Writing Book of the Month: February
"Dreyer's English" by Benjamin Dreyer
Benjamin Dreyer is the executive managing editor and copy chief at Random House, which makes his book on language a must-read for writers and editors a like. And, I'm happy to say, Dreyer's book is an enjoyable read and deserving of a place on your bookshelf.
Broken into two distinct parts—The Stuff in the Front and The Stuff in the Back—the book is a humorous and invaluable resource for writers. Dreyer breaks down the mystery of the em dash, when (and why) it's okay to break the rules, the much debated Oxford comma (Dreyer is, thankfully, pro-Oxford), and how to handle numbers in text.
Language Arts books are typically dry dos and don'ts type of books, and that is why I think most of them fail at their basic mission to make us a little smarter. Dreyer amuses as he instructs, and because of this artful approach, I think, the material sticks.
At the end of the day, Dreyer's aim is for clarity in communication. And in that goal, the book is a rousing success. Dreyer brings his wealth of experience on the job and his witty personality to the page, and we are all the better for it.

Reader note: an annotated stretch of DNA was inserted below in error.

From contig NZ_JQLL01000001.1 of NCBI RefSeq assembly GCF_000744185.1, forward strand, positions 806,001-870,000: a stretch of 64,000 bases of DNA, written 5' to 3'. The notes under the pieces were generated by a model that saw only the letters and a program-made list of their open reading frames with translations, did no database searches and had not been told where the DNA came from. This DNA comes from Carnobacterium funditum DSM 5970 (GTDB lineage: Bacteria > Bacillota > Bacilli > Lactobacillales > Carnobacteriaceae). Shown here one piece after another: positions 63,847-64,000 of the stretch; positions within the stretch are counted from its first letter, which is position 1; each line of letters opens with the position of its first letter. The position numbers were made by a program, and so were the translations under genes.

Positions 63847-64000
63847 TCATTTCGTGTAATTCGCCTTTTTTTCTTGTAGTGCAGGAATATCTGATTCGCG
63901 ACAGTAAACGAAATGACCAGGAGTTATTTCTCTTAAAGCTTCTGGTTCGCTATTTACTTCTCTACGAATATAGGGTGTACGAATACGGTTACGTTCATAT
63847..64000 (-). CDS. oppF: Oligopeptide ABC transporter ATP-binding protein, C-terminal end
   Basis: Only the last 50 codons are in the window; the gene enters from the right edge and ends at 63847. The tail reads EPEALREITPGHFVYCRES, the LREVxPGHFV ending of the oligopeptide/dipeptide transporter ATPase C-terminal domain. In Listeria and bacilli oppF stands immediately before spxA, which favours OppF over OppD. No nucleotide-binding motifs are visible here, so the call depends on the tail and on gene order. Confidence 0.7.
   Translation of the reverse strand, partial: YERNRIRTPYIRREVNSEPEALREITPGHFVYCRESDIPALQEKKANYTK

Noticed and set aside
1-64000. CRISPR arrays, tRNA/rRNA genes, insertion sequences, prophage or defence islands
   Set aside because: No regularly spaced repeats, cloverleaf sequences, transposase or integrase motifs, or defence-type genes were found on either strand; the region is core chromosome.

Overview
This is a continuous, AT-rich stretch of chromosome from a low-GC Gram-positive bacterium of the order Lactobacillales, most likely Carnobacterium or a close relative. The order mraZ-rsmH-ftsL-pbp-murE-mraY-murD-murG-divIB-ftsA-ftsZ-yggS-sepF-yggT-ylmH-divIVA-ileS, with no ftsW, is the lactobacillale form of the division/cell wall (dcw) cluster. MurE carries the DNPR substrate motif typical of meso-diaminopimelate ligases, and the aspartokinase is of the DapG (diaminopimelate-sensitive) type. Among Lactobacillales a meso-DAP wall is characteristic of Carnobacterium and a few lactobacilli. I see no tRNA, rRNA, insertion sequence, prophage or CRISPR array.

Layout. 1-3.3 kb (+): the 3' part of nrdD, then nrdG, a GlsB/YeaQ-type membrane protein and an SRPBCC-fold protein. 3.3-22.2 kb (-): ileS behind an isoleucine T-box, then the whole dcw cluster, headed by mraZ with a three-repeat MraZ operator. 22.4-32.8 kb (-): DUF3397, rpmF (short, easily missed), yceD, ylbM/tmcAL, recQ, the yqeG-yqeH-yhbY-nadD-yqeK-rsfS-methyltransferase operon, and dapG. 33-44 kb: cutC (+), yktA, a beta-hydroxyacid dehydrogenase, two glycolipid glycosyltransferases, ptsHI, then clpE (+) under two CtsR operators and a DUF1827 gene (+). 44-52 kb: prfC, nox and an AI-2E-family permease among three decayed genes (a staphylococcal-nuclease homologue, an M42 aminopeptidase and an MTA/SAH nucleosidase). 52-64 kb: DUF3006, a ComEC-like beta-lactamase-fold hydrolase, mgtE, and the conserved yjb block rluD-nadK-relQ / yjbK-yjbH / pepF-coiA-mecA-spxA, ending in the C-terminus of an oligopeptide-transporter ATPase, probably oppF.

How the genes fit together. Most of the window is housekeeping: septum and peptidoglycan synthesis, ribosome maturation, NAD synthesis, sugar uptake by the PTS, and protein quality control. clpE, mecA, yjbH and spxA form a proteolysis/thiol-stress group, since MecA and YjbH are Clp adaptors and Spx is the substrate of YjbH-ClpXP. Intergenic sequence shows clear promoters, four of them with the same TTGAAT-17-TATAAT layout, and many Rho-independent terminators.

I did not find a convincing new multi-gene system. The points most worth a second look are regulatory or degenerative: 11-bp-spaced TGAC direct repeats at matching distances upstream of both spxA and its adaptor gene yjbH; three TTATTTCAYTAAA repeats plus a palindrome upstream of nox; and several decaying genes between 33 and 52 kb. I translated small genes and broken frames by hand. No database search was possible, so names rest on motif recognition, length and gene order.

The index will come in handy for quick referencing, and there's an excellent list of several commonly misspelled words every writer should commit to mind.
My favorite section was 67 Things, where Dreyer rapid fires some of the most common mistakes and peeves he's encountered during his career. More than any other book on writing I've read in the last year, barring On Writing by Stephen King, 67 Things contains a wealth of sparkling pearls of usable wisdom that will help you be a better writer.
Like any other book on writing, it is ultimately up to the writer to use the information between the covers to elevate their craft. Dreyer has filled his book with an overflowing chest of treasures that should keep writers—and editors—on the hunt for the foreseeable future.
See you on the other side!